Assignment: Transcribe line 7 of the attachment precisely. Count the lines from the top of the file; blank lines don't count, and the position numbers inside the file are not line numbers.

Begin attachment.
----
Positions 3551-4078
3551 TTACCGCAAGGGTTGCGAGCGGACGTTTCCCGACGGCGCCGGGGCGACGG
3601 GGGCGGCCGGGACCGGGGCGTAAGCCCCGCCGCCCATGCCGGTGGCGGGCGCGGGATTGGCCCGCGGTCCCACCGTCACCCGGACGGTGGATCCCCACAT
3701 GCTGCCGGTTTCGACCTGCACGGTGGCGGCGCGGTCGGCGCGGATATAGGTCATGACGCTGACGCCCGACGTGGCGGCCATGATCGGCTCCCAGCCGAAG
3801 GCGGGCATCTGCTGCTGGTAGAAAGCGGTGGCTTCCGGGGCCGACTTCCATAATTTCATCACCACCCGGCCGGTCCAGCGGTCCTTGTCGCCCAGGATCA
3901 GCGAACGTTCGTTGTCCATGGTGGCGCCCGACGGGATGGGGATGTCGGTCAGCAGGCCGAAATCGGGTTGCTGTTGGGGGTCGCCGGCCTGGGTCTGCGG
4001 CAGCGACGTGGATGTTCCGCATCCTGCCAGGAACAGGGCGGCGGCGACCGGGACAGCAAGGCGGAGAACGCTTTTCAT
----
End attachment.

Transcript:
4001 CAGCGACGTGGATGTTCCGCATCCTGCCAGGAACAGGGCGGCGGCGACCGGGACAGCAAGGCGGAGAACGCTTTTCAT